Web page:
I was having a conversation a few days ago about WordPress, primarily revolving around Brandon Y’s article about service rates being lowered for WordPress work. I have written my personal opinion of developer vs. programmer/implementor and tend to agree, but what does the future hold for WordPress? I  talked about the WordPress divide, as it moves more towards people using it for higher end web applications and even mobile applications. However, what I want to look at is the big picture, will WordPress continue to be a viable CMS to make a living?

Warning: This is an opinion piece if I can’t share it on my own blog, what is the point?


The pay rate gap between high and low-end quality work will narrow

When you are looking to get a website for your business built, you have a few options when it comes to hiring a consultant. I did some research and as a case study used 1 project. It is a simple business website with about 10 unique pages of static content and 2 areas for regularly updated content (news/blog and tips). Here are the options I had:

  • Large Agency – usually has 20+ employees, office space (if not multiple offices) – $20,000+
  • Medium Agency – usually has 2-5 employees, small or no office – average $10,000
  • Single Consultant – usually small time – average $2,500
    • There are a different levels of single consultants, I know. This was the average price

So what are the differences? Well, the pay jump is significant, and that is because of what is being offered. With the large and medium sized agencies, you usually get a custom design and build. Depending on their proposal or contract experience, they might get into the nitty gritty of how many mockups and revisions are included (as well as a price for more). They will try to use plugins and/or build custom functionality if needed. In my case, none were needed since all functional needs were within WordPress built in functionality. With the single layer consultant, you are usually being offered a child theme with plugins to match any desired functionality.

As a developer, I know that the single consultant most likely isn’t doing much coding, maybe touching up the CSS, but they have a theme they already use in most scenarios that they know how to customize easily and efficiently.

I think that the gap will start to close as more and more “implementors” enter the space and it becomes flooded, it will be harder for a mid-level consultant (i.e $5,000 for my case) are no longer very competitive when a seemingly good sales person with less knowledge can offer the same website at half the price. I won’t even get into the overseas competition.

Once upon a time

I remember not that long ago, right around WordPress 3.0. I was not charging that much for a WordPress build since my confidence level was not very high, but I knew people were charging $5,000 for even the most basics of WordPress websites. Anything under was almost unheard of, and even the businesses knew those offers smelled fishy. You could make a living easily being a WordPress consultant, and you wouldn’t even need to work that hard to get clients. Everyone wanted a website, and you could build one for them easily.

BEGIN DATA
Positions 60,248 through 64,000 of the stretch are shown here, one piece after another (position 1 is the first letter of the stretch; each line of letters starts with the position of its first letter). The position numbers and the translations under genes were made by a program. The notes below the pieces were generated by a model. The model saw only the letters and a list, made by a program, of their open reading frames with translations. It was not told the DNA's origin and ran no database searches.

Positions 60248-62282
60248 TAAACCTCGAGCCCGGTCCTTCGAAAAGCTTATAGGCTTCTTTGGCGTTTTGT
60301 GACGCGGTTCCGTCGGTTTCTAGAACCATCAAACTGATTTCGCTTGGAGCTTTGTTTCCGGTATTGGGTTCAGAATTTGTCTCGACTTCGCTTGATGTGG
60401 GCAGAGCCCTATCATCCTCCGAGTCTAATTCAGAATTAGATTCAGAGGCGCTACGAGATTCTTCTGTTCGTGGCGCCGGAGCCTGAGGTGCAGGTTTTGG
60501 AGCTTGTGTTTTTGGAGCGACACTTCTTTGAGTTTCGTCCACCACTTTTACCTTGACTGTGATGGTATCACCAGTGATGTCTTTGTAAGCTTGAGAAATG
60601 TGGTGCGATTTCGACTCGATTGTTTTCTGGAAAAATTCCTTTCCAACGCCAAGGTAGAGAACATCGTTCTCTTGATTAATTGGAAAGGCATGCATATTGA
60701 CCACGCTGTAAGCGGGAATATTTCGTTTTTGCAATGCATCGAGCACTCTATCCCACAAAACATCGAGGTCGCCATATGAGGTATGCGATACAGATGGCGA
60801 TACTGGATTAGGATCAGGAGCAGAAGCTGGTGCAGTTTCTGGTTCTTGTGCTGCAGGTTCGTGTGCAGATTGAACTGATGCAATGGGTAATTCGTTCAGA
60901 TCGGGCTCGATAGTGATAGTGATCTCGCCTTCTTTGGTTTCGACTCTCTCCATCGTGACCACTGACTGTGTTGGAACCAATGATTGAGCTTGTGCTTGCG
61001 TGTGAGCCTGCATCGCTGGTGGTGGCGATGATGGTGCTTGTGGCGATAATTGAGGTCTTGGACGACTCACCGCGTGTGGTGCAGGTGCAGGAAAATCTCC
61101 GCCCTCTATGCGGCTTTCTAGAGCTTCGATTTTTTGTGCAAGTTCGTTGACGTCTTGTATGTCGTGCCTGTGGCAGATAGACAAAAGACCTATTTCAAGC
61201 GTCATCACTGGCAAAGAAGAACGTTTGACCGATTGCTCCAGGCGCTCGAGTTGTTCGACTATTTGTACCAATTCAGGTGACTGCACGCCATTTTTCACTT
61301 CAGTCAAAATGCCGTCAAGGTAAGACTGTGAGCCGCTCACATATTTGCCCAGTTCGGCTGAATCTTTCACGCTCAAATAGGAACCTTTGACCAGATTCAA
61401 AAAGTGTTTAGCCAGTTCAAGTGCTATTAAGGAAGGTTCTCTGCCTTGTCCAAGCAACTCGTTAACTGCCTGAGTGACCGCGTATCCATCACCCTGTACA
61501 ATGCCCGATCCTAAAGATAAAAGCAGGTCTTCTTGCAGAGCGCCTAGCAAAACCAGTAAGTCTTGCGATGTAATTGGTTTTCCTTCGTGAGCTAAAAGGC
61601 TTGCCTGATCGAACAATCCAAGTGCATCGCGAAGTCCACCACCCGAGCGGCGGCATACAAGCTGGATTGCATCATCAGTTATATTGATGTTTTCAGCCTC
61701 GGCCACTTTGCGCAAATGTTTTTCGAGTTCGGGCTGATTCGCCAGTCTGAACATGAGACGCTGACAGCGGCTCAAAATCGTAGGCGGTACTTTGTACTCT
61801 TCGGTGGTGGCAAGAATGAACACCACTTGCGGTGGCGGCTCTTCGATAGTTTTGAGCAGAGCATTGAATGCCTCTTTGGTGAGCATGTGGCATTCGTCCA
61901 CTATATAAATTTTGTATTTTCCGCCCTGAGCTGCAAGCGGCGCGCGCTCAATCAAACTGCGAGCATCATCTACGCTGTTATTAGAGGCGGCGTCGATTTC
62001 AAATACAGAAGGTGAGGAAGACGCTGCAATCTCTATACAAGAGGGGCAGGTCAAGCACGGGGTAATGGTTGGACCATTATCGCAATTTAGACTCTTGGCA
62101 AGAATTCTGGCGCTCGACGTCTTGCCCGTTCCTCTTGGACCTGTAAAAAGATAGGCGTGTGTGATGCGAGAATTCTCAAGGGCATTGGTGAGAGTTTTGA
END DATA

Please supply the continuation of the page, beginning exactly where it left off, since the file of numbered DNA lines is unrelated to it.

That really isn’t the case anymore, and that is because since then, the market for WordPress consultants has flooded.

Getting and staying at the top is crucial

If you want to stay in the WordPress realm of consulting, it is crucial you get to a point that your services are of top-tier. It is not easy to get there, it is not easy to prove that you are worth the hourly rate, but once you prove yourself you can consistently get a good rate which I consider as $100/hr+. I know it isn’t easy, especially for developers and designers that are not of that special “unicorn” breed that can both whip up an amazing design and have extraordinary coding abilities. My suggestion is always to team up, find someone that is on your same tier and offers roughly the same hourly rate for their services but lacks the skills you possess. You will that you can charge a higher rate since you are partnered up, and you are doing less work than you used to.

This top tier is as competitive as the lower tiers, however in my experience once you get to that level, you aren’t worried about constantly getting business. You can afford to have a lower percentage of closed clientele since you are getting more money, for less actual work.

Got to get out of the WordPress bubble


The question is, how do you deal with the bubble as it is still being inflated? Get out of the bubble. There are many differences when your title has “WordPress” in it. In my case, I went from “WordPress developer” to just “Developer”, through that process I learned I was really more specifically a “Front End Developer”, something that I knew of but didn’t practice when it comes to WordPress. The best part of getting out of the WordPress bubble is that you can really see what is going on inside of it.


Salary differences

One of the key things I notice when looking at job listings is that a “Front End Developer” and “WordPress developer” have very different salary ranges. In California, I can expect a salary averaging $50,000 – $70,000 as a WordPress developer. When I started looking at JavaScript developer roles, I saw more in the $90,000 – $150,000 range (I know, it is wide but keep in mind JS is both a front and back-end technology nowadays).

You will level up as developer or designer

There are the lot of knowledge assumptions made about a WordPress developer vs. developer. I expect a prospective WordPress developer to know a little of everything, but not really a master of any of it. On the other hand, I expect a Front End developer to have mastered (mostly) HTML, CSS, and JavaScript. I expect them to know how to pick up any piece of front end code and decipher what is going on and how to fix any bug that might come up. I have been in a hiring position for both types of developers, and the expectations are definitely lower with a WordPress developer, as is the salary.

As a developer – learn MVC, FED vs BED